The European Commission today announced that it has opened two formal antitrust investigations against Apple. This is a great news for individual iOS developers.
The first case is related to App Store rules. The European Commission will be investigating whether Apple’s rules for app developers on the distribution of apps via the App Store violate EU competition rules. The Commission will investigate the following restrictions set by Apple.
- The mandatory use of Apple’s own proprietary in-app purchase system “IAP” for the distribution of paid digital content. Apple charges app developers a 30% commission on all subscription fees through IAP.
- Restrictions on the ability of developers to inform users of alternative purchasing possibilities outside of apps. While Apple allows users to consume content such as music, e-books and audiobooks purchased elsewhere (e.g. on the website of the app developer) also in the app, its rules prevent developers from informing users about such purchasing possibilities, which are usually cheaper.
“Mobile applications have fundamentally changed the way we access content. Apple sets the rules for the distribution of apps to users of iPhones and iPads. It appears that Apple obtained a “gatekeeper” role when it comes to the distribution of apps and content to users of Apple’s popular devices. We need to ensure that Apple’s rules do not distort competition in markets where Apple is competing with other app developers, for example with its music streaming service Apple Music or with Apple Books. I have therefore decided to take a close look at Apple’s App Store rules and their compliance with EU competition rules,” said Margrethe Vestager from European Commission.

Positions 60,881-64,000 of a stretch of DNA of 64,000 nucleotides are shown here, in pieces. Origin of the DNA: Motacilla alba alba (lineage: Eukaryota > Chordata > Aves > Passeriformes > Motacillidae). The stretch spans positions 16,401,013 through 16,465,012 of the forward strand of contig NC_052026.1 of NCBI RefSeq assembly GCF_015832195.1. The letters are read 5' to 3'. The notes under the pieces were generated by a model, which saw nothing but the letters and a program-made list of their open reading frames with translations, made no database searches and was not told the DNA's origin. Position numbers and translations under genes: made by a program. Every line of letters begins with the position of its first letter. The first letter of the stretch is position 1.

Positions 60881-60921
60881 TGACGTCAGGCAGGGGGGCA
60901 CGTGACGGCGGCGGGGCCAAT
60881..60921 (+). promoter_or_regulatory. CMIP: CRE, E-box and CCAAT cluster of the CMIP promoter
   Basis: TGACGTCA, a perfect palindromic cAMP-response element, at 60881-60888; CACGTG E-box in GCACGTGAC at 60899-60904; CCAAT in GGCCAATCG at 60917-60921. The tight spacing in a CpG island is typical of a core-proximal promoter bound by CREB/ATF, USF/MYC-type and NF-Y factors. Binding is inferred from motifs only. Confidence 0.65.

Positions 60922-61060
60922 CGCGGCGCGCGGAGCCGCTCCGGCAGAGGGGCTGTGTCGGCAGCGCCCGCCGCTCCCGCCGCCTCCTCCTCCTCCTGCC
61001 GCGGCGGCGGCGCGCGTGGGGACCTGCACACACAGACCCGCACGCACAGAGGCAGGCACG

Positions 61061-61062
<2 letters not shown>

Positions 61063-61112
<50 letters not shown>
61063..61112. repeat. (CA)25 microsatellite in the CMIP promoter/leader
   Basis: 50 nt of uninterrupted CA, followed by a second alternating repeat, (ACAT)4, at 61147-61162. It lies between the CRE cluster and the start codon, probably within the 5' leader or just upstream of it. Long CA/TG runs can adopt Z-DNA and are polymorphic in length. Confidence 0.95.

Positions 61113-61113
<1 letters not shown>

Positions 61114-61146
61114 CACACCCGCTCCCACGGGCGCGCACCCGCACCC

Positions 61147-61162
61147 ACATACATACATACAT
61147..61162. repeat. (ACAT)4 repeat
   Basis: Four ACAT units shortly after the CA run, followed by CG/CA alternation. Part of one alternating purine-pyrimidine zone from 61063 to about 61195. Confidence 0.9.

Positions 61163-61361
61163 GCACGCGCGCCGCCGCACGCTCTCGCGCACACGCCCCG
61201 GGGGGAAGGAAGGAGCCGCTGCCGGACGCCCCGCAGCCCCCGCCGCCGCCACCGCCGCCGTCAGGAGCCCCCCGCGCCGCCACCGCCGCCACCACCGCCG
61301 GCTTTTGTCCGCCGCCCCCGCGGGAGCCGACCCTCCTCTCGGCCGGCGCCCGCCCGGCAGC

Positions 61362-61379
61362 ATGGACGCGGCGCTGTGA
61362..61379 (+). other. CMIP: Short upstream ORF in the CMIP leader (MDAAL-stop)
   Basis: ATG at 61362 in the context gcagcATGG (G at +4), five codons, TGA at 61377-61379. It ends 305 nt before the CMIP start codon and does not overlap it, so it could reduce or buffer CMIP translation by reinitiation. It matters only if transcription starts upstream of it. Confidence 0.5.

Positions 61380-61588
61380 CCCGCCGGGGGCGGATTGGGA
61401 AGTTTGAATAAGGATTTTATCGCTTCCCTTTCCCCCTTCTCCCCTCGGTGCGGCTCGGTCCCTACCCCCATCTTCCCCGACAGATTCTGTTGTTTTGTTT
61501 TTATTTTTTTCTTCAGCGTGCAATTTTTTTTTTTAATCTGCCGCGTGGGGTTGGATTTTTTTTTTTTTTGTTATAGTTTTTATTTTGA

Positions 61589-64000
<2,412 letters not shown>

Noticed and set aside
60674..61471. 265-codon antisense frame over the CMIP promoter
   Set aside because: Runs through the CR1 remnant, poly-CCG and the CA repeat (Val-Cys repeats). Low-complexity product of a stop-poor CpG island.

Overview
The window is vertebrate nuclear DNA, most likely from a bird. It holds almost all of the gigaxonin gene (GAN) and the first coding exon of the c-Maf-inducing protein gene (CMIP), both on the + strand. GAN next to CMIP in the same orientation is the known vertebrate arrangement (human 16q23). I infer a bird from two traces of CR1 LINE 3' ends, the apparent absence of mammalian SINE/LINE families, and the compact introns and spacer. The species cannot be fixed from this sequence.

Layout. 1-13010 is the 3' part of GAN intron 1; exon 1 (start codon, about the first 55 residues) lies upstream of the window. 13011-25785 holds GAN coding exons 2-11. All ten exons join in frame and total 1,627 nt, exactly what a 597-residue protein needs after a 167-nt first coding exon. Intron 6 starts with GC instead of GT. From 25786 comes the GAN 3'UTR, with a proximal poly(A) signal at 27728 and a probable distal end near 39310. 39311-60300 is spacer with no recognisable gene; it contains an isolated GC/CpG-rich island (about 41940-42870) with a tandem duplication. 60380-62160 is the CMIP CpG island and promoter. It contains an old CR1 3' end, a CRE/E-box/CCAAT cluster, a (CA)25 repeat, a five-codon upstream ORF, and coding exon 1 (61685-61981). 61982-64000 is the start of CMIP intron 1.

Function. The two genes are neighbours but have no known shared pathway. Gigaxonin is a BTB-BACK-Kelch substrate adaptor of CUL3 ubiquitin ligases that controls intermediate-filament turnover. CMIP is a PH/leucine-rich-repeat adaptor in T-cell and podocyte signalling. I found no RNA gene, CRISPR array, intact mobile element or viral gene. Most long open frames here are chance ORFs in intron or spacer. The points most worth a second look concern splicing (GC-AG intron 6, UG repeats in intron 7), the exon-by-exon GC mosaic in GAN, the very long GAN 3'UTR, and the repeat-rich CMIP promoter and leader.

The second case is regarding Apple Pay. The commission will be investigating Apple’s terms, conditions and other measures for integrating Apple Pay in merchant apps and websites on iPhones and iPads. Also, Apple limits access to the NFC on iPhones for competitors in the mobile payments industry. The investigation will also focus on alleged restrictions of access to Apple Pay for specific products of rivals on iOS and iPadOS smart mobile devices.
“Mobile payment solutions are rapidly gaining acceptance among users of mobile devices, facilitating payments both online and in physical stores. This growth is accelerated by the coronavirus crisis, with increasing online payments and contactless payments in stores. It appears that Apple sets the conditions on how Apple Pay should be used in merchants’ apps and websites. It also reserves the “tap and go” functionality of iPhones to Apple Pay. It is important that Apple’s measures do not deny consumers the benefits of new payment technologies, including better choice, quality, innovation and competitive prices. I have therefore decided to take a close look at Apple’s practices regarding Apple Pay and their impact on competition,” said Margrethe Vestager from European Commission.